� To arouse efforts of local coordination around the topics studied;
� To stimulate exchanges of knowledge within the network;
� To accompany the implementation of synergies on the regional scale.
For further information, please contact Annick Miquel: [email protected] / +262 692 850 777
All InformAtIon of AIVP network on www.AIVP.orG
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the 13th world conference of cities and ports organised in saint-nazaire and nantes from 18 to 21 June 2012 assembled 450 participants coming from 46 countries. This new World Conference of AIVP had the ambition to take bearings on the answers brought by the stakeholders of the develop-ment of port cities to their problematics of development. The angle of approach of the city-port projects chosen this time by AIVP was that of the place of the port and of its func-tions in the implementation of the sustainable development strategies of the port cities and regions. Globalisation, the effects of which on cities and ports were more at the centre of the reflections over the last few years, is today perfectly digested by the territories. The parti-cipants to this latest AIVP Conference are no longer questioning themselves about globali-sation but revealed the emergence of new ter-ritorial strategies and of cooperation illustrated by numerous examples: energy transition and reconversion of city and port territories; new cooperation between port activities, industrial sectors, and University and research spheres; “tailor made” governances, in particular asso-ciating the citizens…
Through the exchanges of experience orga-nised around the projects developed in the port cities of all continents, the first of the obser-vations to be made is that the question of the city-port connection remains central nearly 25 years after the foundation of AIVP. Over and above the classic strategies of the recuperation of abandoned port spaces for urban purposes for waterfront projects, it is the whole question of city port governance which is posed. The question of the city-port integration of “how to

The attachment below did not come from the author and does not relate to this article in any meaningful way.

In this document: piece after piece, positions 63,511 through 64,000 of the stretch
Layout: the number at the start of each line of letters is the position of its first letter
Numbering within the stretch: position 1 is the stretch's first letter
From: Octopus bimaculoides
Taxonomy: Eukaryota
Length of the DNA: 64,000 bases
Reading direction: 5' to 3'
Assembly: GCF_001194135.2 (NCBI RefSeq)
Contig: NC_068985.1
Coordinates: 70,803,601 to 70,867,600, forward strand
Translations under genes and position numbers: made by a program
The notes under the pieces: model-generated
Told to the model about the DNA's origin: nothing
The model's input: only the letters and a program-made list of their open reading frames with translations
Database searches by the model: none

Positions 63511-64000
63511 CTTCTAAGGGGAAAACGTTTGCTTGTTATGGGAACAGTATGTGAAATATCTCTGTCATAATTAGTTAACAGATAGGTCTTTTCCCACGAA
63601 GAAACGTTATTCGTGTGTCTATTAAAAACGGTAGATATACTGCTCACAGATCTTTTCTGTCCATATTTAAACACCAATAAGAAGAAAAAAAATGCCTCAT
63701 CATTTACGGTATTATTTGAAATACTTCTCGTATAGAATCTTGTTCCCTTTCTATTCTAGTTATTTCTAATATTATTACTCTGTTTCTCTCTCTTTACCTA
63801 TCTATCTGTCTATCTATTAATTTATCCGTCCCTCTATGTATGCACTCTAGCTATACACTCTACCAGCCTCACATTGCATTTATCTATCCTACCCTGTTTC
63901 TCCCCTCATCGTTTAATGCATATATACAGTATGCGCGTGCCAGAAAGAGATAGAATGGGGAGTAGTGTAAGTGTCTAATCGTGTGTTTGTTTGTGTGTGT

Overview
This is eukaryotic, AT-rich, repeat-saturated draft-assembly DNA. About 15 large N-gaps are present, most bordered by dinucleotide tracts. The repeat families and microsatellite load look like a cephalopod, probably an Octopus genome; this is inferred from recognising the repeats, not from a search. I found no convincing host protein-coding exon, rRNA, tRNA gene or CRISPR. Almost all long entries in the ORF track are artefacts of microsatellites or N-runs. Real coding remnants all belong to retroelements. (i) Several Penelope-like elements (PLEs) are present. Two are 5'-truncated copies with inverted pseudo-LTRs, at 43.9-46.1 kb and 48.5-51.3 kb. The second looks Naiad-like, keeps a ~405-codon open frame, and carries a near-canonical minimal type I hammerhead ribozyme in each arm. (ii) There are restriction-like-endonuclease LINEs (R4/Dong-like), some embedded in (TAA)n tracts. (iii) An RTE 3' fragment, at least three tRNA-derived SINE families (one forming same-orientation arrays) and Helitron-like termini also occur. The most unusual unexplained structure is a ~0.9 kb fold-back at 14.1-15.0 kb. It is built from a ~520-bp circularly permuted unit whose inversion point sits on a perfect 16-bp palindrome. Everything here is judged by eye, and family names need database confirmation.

build the port with the city” is at the heart of the debates in most port cities. Urban development projects are today much more than projects for the improvement or the reconversion of the city-port interfaces, they stem from an overall reflection on the identity and specificities of the contemporary port city where the integration of urban and port functions finds its full place.
This new AIVP conference enabled the measure of the local challenges to be taken. These now go well beyond urban planning strategies to directly tackle more overall notions of economic performance, of the well-being of the citizens and of sustainable development.
In this respect, the creation in numerous port cities of research centres which constitute as many “think tanks” on the problematics of local development is revealing. It testifies to the desire of the stakeholders to place innovation at the centre of the strategic reflections in order to respond to global economic but also social and environmental challenges. Politicians, port
rio london, london… rioSummer 2012 is drawing to an end in the Northern hemisphere whilst the Southern winter is ending. These last three months will have been marked by two international events held at opposite ends of the world…. It all started in Rio with a morose Earth Summit during which no major decision for the construction of the world of tomorrow was able to be taken. A few weeks later, the Olym-pic spirit reigned over London, and in the port cities of the five continents we all vibrated at the exploits of the Jamaican Bolt, of the Kenyan Rudisha, of the Chinese Shiwedu, or of the British Wiggins. The contrast is striking. Could these two weeks of festivities and sharing not inspire us to meet at last the challenges of our human race? We are at the start of the last straight, and if the nations manifestly are still unable to clearly determine the place of the winning post, this should not slow down the local initiatives so dear to AIVP. Exchanges of good practices, apprenticeships, diffusion of know-ledge, solidarity, pooling of ideas… here we find our Olympic spirit. We are counting on you to maintain it. In 2016, the Games will be held in Rio : a unique occasion to come full circle.
Jean-pierre lecomtePresident of AIVP
dockinfosthe worldwide network of port cities
issue 81, AuGust 2012
The President Lecomte thanks Gilles Bontemps, Vice-President of the “Région des Pays de la Loire”, and Joel Batteux, President of the “Communauté d’Aggloméra-tion de Saint-Nazaire”, for the organization of the 13th world conference of the AIVP.
lessons from saint-nazaire and nantes...
the worldwide network of port citiesdockinfos
managements, and enterprises are clearly mobilising to encourage a new spirit for the port cities and regions.